• Increase product prices to compensate for the offer – but be sure to compare your profit

In other words, it’s not just about conversion. It’s also about profitability. It’s a balancing act between the cost of covering logistics and the value of a satisfied, returning customer.

 

“Retailers need to be careful with free shipping promotions, given that they’re exchanging what they hope is a boost in demand for sure losses on the logistics side,” said Harvard Business School Assistant Professor Donald Ngwe.

 

At the same time, the researcher says making free shipping profitable is largely contingent on your context: “Fulfillment is in a lot of flux these days, and I’m interested in seeing in the end what the predominant fulfillment strategy will be for online sellers.”

 

In other words, making free shipping profitable is a case by case math problem. Factors include flat shipping costs, packaging, A/B testing various promotions, advertising costs and more.

What “Free” Shipping Really Means for Your Product Pricing

Offering a deal on shipping doesn’t have to mean you just swallow the cost, content to see lower margins and profitability. And it doesn’t have to be your only offer. You have a few options on the table, including:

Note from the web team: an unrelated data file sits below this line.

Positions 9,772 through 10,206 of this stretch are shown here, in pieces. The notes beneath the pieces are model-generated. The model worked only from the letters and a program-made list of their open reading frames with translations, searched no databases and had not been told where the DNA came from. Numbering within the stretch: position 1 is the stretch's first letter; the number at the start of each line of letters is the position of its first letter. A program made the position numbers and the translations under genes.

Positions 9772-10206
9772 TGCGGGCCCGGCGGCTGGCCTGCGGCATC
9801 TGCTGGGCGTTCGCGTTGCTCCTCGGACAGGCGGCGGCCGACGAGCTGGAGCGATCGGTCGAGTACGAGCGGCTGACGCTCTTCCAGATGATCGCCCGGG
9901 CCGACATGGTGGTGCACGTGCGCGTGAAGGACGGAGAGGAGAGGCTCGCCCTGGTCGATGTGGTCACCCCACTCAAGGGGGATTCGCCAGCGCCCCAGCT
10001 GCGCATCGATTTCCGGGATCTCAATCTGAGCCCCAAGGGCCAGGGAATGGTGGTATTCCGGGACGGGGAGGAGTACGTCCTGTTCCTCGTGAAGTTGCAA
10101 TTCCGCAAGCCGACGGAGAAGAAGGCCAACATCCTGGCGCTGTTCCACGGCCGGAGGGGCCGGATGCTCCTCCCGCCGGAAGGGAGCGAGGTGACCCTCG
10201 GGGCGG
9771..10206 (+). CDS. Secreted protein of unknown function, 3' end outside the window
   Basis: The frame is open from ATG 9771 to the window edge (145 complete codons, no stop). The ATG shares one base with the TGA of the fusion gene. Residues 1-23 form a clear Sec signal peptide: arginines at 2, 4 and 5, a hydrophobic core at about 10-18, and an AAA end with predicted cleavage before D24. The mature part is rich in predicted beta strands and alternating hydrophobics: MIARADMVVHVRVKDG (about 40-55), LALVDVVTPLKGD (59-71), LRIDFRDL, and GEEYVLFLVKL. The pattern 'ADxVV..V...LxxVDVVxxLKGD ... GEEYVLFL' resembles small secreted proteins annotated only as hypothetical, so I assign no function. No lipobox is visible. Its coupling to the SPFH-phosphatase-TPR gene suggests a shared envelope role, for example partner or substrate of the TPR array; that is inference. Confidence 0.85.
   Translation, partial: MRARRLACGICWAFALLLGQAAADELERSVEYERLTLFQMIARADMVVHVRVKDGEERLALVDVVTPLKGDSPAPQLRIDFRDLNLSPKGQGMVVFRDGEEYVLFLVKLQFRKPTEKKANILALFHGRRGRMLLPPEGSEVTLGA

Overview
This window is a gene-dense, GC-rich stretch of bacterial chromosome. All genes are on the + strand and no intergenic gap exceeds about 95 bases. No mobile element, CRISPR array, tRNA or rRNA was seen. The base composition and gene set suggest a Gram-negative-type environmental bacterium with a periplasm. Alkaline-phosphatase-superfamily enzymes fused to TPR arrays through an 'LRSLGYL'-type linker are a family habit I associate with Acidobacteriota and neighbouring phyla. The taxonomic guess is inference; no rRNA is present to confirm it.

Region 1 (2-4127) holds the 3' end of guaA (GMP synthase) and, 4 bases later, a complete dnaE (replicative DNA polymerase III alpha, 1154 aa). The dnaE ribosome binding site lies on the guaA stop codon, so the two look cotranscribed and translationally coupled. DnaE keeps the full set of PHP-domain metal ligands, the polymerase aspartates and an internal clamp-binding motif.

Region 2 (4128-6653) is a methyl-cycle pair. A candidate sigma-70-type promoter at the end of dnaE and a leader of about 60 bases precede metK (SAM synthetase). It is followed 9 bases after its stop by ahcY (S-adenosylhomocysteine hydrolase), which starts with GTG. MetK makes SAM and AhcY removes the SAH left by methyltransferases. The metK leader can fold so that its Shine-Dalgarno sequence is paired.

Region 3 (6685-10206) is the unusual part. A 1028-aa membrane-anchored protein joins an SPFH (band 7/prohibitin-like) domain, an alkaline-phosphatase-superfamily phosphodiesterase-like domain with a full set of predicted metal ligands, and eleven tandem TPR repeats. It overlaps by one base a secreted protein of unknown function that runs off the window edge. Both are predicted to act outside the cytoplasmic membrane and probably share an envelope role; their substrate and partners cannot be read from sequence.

• Slower fulfillment
  • An order threshold
  • Higher prices
  • Buyer pays for faster speed

 

There are a few different ways to start implement better shipping offers on your ecommerce site. The simplest is to both offer a free shipping threshold (something like $25, $50 or $100 or more per order) and increase product pricing marginally. After all, customers are willing to both pay more for products and buy more it’s on the table — strange but true.

 

Once these two elements are in place, it’s a matter of tweaking your numbers to figure out which approach is the most profitable.

 

Free shipping on Shopify, for example, is a matter of balancing the ability to increase average order value and cover the fulfillment costs from partners on the platform.

 

“There’s no one right way to offer a shipping deal that works to increases profit margins,” says Nick Winkler at Shopify. “Whether you outsource ecommerce fulfillment or do-it-yourself by optimizing around your ABS, turning fulfillment into a competitive advantage requires creativity and discipline.”

 

The Shopify free shipping guide walks users through how to set up thresholds, weight-based rates and free shipping discount codes on the platform.

 

With OrderMetrics, you can quickly understand how shipping costs are affecting your margin. OrderMetrics’ profitability calculator can automatically plug in all of these factors, telling you how much you profit from each order and across the board. Import data from Shopify, Shippo, FBA and more.

 

With these numbers at your fingertips, you can better determine which offers are most effective for your audience and customers. See which shipping integrations we offer to get started!

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OrderMetrics